Ashok Kumar, Ph.D., associate professor of Ophthalmology, Visual and Anatomical Sciences at the Wayne State University School of Medicine, has been awarded a grant through the Eversight Center for Vision and Eye Banking Research to advance his promising ophthalmic research.
Dr. Kumar is investigating whether ocular surface epithelial cells are susceptible to SARS-CoV-2 infection. His study could help fill a knowledge gap at the intersection of COVID-19, ophthalmology and public health.
“I would like to thank Eversight for not only providing the funding for the project but also ocular tissue from COVID-19 donors,” Dr. Kumar said. "Our recent study in collaboration with Eversight showed the presence of SARS-CoV-2 viral RNA and its spike and envelope proteins in the cornea of COVID-19 patients.”
The report, “Prevalence of SARS-CoV-2 in human post-mortem ocular tissues,” was published in The Ocular Surface’s January 2021 issue.
“In the proposed study, we will move one step further and test whether live SARS-CoV-2 virus can infect cells at the ocular surface,” he added. “The COVID-19 pandemic is a public health emergency and being a microbiologist, it is my professional responsibility to contribute the scientific knowledge needed in understanding the biology of this virus that can eventually lead to drug development. Since 2016, our laboratory has been working on Zika virus, which shares some similarity with SARS-CoV-2 in being a positive-strand RNA virus. We leveraged that knowledge and initiated this project to investigate ocular complications of COVID-19. This pilot funding from Eversight will help in generating preliminary data to seek funding from the National Institutes of Health and allow us to continue this much-needed research of national and international importance.”
Dr. Kumar is one of five grant recipients selected by an independent review panel of academic researchers and ophthalmologists.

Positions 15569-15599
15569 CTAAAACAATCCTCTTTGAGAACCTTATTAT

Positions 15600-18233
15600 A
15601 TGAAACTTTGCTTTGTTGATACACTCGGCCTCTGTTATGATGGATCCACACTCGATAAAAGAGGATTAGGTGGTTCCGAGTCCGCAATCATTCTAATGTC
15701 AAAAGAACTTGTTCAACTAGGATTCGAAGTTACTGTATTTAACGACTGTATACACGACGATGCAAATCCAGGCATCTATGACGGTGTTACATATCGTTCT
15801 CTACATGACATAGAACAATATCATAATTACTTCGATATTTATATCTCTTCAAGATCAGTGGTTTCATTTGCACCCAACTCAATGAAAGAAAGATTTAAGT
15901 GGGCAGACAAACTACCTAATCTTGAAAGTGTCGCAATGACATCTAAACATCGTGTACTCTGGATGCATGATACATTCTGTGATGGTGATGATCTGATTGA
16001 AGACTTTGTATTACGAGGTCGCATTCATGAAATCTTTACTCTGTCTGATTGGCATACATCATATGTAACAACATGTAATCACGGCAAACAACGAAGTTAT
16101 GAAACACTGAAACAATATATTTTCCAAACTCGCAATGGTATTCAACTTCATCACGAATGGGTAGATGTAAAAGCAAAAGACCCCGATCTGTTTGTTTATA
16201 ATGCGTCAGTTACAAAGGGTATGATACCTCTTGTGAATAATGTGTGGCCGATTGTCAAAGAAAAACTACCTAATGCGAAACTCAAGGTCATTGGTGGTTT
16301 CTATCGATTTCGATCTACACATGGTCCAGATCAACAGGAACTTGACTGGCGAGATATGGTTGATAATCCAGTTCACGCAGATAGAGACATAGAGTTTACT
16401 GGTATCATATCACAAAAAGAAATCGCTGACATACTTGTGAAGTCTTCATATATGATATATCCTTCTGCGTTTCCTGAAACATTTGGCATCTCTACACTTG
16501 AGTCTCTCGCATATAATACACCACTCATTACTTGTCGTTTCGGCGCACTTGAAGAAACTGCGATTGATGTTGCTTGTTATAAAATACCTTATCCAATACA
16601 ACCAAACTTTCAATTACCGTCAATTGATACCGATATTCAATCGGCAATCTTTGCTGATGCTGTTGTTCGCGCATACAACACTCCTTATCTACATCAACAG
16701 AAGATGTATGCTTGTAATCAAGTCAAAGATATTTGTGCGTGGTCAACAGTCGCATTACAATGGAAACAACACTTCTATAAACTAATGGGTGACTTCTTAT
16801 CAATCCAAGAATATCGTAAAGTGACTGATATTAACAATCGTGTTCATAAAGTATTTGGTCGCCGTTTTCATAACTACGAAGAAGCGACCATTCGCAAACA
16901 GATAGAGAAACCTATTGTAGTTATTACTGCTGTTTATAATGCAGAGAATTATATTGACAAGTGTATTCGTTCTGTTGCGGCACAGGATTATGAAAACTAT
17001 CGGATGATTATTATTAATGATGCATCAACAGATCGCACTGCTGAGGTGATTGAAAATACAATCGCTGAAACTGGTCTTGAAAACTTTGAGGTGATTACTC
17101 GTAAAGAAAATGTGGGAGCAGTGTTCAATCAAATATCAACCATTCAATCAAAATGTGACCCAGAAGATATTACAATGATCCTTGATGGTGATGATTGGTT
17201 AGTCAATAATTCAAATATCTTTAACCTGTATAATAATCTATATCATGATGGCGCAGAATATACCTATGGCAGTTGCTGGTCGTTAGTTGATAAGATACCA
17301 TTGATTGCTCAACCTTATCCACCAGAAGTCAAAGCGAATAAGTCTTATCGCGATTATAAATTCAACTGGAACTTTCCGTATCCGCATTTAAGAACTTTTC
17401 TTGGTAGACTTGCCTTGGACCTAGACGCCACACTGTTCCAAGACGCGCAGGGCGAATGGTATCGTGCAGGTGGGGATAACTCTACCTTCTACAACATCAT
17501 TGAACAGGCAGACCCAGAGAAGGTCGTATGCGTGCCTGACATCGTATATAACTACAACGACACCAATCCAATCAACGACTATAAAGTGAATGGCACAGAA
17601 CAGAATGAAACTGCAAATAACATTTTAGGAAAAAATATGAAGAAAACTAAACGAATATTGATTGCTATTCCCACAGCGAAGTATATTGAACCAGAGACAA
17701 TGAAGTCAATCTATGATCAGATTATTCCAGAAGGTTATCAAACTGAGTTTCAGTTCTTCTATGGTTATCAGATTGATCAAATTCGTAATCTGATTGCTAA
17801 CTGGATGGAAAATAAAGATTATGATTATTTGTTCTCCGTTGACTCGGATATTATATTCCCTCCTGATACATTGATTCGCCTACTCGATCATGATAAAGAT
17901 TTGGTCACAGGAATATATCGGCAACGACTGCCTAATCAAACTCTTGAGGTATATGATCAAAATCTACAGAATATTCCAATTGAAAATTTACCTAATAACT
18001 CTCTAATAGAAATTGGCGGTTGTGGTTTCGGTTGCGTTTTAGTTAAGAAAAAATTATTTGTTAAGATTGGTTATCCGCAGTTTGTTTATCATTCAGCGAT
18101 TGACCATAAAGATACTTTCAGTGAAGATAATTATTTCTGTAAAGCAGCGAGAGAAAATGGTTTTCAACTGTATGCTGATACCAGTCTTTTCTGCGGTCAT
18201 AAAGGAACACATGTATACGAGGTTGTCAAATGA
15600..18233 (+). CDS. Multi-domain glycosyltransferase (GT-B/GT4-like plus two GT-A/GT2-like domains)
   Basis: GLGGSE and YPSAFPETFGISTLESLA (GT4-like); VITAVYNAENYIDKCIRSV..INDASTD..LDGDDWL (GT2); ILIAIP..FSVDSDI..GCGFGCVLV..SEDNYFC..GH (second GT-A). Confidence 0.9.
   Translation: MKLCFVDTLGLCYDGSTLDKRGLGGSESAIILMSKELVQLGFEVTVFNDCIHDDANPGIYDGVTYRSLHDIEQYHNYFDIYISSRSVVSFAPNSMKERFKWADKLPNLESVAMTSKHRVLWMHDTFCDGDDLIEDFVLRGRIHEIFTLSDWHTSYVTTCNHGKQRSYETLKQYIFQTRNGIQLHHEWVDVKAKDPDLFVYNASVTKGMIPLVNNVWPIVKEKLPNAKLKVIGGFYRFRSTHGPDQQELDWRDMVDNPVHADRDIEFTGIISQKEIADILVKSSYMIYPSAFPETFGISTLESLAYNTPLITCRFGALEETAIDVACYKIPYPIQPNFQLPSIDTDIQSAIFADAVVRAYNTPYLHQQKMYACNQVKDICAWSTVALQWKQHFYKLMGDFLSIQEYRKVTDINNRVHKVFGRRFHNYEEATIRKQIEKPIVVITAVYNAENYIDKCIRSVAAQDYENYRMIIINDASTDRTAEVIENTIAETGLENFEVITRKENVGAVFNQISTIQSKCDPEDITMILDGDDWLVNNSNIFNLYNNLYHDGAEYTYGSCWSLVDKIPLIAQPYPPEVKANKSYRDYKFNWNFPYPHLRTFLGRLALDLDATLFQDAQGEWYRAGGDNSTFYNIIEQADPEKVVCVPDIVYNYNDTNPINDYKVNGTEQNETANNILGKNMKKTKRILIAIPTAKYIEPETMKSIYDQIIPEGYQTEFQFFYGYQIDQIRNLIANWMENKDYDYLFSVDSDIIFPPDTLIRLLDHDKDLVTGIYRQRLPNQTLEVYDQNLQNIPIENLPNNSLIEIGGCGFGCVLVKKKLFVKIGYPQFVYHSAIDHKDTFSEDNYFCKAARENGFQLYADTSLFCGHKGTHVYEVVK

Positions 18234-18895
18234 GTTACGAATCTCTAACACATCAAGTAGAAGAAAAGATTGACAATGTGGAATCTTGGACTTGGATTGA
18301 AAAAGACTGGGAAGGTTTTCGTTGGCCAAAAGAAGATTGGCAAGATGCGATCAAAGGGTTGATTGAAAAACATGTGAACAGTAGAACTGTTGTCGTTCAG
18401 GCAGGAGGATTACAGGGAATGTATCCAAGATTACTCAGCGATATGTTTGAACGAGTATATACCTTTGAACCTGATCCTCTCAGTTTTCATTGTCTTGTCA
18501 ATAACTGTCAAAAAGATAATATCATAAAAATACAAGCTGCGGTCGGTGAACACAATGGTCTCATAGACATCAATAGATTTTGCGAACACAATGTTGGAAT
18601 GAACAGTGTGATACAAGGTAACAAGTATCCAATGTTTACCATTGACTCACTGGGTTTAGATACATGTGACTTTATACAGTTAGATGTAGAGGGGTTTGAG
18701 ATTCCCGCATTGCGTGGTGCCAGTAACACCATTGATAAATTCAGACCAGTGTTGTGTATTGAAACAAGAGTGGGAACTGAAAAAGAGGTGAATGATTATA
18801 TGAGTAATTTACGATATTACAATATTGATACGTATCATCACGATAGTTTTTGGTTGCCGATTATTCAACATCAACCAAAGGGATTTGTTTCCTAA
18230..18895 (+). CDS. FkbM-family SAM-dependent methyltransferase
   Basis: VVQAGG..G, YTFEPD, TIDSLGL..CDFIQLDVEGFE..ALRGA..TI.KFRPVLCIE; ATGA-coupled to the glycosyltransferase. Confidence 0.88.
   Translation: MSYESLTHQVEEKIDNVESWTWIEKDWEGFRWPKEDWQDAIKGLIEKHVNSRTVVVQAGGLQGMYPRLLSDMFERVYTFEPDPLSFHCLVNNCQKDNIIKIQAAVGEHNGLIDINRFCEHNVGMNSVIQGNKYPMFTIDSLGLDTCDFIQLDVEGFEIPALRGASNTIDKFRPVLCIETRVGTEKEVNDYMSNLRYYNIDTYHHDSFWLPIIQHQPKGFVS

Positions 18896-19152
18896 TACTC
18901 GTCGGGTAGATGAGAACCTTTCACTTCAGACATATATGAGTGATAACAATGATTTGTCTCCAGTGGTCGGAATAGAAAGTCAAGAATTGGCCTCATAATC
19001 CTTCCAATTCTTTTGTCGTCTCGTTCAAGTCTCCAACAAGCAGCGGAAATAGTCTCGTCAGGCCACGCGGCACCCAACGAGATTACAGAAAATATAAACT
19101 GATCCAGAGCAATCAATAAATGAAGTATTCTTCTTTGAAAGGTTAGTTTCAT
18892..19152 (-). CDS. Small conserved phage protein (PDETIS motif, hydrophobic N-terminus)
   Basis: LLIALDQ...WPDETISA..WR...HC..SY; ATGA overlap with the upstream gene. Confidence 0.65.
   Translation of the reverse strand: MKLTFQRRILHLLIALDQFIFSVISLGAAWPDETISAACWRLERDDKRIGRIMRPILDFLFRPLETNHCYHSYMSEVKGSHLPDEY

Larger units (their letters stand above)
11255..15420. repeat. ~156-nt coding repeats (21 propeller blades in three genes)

“Dr. Kumar’s studies of COVID-19 in the eye will elucidate and fill gaps in our knowledge base, which will be essential to development of novel treatments for patients,” said School of Medicine Vice Dean of Research, Linda Hazlett, Ph.D.
Proposals selected for funding align with Eversight’s mission to restore sight and prevent blindness through meaningful scientific inquisition.
“The applicant pool once again demonstrated scientific curiosity and academic integrity that continues to impress our review panel each funding cycle,” said Onkar Sawant, Ph.D., Eversight director of Research and Innovations. “The Eversight Center for Vision and Eye Banking Research remains dedicated to supporting our partners’ foundational ocular investigations. We look forward to the findings of these five projects and how they might expand our current knowledge of Fuchs dystrophy, dry eye, graft rejection and more.”
Eversight is a nonprofit organization with a mission to restore sight and prevent blindness through donation, transplantation and research. The Eversight network is responsible for recovering, evaluating and providing human eye tissue for transplantation; supporting research into the causes and cures of blinding eye conditions; promoting donation awareness through public and professional education; and providing humanitarian aid to people around the world in need of corneal transplantation.
Operating in Connecticut, Illinois, Michigan, New Jersey, Ohio and South Korea, Eversight works in collaboration with surgeons, researchers, academic medical centers and eye banks across the United States and abroad.
“Dr. Kumar is a preeminent viral researcher. In this time of the pandemic, it is critical to understand COVID-19 and the virus, and Dr. Kumar's work helps to achieve this scientific goal,” said Mark Juzych, M.D., professor and chair of the Department of Ophthalmology, Visual and Anatomical Sciences, and director of the Kresge Eye Institute.